To people who have been cruising, or involved in the cruise industry for awhile, the name Bob Dickinson is synonymous with the modern cruise industry, and Carnival Corporation.
Bob was President and CEO of Carnival Corporation until his retirement 5 years ago. His book, Selling The Sea, is one of the most interesting written for those with a interest in the industry, and an excellent read.
And Bob believes, “the same principles still apply today“.
Bob continues to sit on the Board of Directors at Carnival Corp., so obviously maintains a strong interest in the industry. Though now he is heavily involved in volunteer charity work; his top cause - among others - is attempting to rid the City of Miami of its homeless problem.
He spends 35-40 hours a week of his time, working tirelessly for the charity, and in speaking with him, it’s obviously near and dear to his heart.
They have raised over 70 million dollars of the 80 million needed to finish a treatment center specializing in curing homeless people suffering from addictions and mental health issues; with an intended focus on women and the Spanish speaking homeless population; which Bob told me makes up nearly 80% of the homeless population in Miami.
By happenstance I spotted Bob and his wife at the Safety Briefing (muster drill) the first day on board my current cruise on the Carnival Breeze. We spoke very briefly on the way out, but then I ran into him again on Deck5, at Ocean Plaza, a few days later. I asked if we could arrange a time for an interview. He invited me to sit down right then.
When the CruiseMates website first went live on the Internet, the very first group cruise we put together for reader’s of the site was a cruise with Bob Dickinson. He as so kind to our group. He dined with the group each night; and held several question and answer sessions for the group.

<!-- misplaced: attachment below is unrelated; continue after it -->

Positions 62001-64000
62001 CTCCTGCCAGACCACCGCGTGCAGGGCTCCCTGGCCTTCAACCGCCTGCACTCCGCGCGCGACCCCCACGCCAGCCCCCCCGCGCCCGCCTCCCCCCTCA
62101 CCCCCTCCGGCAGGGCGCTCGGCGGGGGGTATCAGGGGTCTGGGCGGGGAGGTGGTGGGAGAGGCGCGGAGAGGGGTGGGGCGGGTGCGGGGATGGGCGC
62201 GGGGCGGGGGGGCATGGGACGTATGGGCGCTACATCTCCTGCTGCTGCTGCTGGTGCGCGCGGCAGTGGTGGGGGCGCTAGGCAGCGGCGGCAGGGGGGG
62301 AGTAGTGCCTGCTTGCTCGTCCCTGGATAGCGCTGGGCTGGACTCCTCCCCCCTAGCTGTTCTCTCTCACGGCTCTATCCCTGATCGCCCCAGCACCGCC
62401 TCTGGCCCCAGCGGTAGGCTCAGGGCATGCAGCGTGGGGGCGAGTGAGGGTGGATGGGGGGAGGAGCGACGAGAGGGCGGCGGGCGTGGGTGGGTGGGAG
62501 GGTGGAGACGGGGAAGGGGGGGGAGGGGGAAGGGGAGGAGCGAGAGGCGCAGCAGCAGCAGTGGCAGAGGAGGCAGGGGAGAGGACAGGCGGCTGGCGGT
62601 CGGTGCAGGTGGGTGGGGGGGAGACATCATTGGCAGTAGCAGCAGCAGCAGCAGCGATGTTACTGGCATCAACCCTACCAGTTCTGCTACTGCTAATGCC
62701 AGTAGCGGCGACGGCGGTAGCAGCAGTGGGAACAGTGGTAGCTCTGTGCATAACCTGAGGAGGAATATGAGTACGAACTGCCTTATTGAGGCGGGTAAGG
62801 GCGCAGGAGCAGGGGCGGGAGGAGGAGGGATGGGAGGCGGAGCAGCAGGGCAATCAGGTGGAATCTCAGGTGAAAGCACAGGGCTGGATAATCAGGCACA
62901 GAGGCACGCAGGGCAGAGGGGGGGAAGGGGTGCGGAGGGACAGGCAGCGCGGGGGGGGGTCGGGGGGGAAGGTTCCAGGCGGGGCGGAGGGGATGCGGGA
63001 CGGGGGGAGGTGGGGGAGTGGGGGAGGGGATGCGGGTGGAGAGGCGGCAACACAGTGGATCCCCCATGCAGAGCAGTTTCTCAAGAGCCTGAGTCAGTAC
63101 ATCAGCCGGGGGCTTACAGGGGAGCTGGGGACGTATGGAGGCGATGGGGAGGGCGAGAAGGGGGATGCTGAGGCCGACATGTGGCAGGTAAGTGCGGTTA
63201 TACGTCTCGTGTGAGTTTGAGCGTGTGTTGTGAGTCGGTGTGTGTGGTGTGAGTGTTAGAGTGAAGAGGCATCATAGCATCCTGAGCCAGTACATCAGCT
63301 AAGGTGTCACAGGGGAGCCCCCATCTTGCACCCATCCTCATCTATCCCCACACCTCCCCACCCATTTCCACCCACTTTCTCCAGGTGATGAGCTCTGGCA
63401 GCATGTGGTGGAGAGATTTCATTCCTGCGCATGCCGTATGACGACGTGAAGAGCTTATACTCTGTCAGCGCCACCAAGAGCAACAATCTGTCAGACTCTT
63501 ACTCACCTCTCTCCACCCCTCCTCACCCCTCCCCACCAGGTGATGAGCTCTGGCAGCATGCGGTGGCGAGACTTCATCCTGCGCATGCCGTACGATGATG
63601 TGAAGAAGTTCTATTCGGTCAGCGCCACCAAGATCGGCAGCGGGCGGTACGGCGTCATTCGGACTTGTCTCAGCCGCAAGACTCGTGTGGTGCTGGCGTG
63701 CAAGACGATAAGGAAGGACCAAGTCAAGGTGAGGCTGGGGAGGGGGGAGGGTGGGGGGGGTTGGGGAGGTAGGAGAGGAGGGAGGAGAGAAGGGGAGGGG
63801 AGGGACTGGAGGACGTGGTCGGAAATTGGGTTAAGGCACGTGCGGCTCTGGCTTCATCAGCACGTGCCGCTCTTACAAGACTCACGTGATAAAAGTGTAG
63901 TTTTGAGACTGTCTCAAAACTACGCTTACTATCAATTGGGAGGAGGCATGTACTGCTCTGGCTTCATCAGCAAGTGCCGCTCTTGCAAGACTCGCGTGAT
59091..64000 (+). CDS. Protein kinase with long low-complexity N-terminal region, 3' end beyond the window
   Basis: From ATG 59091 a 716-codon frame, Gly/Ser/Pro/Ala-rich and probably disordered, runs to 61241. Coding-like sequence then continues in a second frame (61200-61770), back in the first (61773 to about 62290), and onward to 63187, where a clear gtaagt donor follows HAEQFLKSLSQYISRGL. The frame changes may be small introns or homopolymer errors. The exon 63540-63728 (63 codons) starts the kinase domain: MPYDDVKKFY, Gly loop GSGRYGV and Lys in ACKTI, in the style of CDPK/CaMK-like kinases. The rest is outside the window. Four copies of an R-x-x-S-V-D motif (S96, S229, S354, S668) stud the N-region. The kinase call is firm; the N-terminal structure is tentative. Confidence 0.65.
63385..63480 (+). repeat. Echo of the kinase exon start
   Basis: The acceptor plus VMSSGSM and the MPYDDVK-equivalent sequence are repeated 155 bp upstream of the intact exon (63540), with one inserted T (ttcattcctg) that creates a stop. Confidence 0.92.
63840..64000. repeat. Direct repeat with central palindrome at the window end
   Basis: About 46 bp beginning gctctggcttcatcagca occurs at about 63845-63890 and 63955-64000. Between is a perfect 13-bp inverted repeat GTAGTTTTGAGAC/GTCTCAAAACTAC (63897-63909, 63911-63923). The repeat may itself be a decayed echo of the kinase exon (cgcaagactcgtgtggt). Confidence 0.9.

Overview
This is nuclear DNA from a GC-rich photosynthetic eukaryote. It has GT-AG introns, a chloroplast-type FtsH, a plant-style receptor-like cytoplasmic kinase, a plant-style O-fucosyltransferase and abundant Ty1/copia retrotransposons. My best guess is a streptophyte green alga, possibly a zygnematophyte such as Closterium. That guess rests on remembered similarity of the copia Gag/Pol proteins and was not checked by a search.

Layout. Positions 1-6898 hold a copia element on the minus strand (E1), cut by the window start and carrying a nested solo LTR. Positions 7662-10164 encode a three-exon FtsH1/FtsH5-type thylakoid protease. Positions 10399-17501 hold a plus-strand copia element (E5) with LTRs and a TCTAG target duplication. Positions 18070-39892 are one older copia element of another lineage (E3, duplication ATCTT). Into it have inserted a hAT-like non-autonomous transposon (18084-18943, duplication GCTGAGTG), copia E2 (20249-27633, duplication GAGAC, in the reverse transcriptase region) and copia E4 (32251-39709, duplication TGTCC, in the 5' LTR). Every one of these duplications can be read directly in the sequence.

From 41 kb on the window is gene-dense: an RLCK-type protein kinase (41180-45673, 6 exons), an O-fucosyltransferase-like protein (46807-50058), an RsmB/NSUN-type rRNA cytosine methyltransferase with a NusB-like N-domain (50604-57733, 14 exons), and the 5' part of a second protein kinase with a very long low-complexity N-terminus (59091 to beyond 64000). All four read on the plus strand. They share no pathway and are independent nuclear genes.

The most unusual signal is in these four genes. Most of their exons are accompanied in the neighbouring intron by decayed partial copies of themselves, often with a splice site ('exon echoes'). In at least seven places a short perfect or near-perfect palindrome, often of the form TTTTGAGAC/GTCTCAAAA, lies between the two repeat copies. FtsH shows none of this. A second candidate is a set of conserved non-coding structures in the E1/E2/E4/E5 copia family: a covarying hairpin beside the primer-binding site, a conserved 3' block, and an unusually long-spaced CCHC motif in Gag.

As this meeting, and pending interview, wasn’t planned, I of course hadn’t prepared any questions, as I normally would have to prepare for an interview.
As the “interview” began It seemed Bob was asking me as any questions as I was asking him, and I said to him… “this in an interview, who’s supposed to ask the questions? But Bob Dickinson is a very smart man, and he likely remembers the old adage; a smart man is a man who listens.
I asked what he thought of the new Carnival Breeze in comparison to the older ships in the Carnival family. He responded by asking me what I thought; what were my opinions impressions of the ship, and what makes it different? Why do I like it, and what sets it apart in my mind?
When Bob talks about Carnival, he still refers to it as “we”, which makes some sense since he’s on the Board of Directors. But, it also displays his continuing love and interest in the company and the industry.
This discussion eventually led us to talking about the new more open design of the ship’s interiors. We both agreed that one of the big positives on this ship are is the openness and airiness of the ship’s public rooms.
Bob also said one of the keys in his mind is the new design of the Lido Deck Marketplace, and the vastly improved and changing signage, allowingguests to easily see what is being offered where.
Bob said “the design has been an ongoing evolution, and has been inspired by the designs of the ship’s in Carnival’s European companies; Costa Cruise Line, and AIDA“.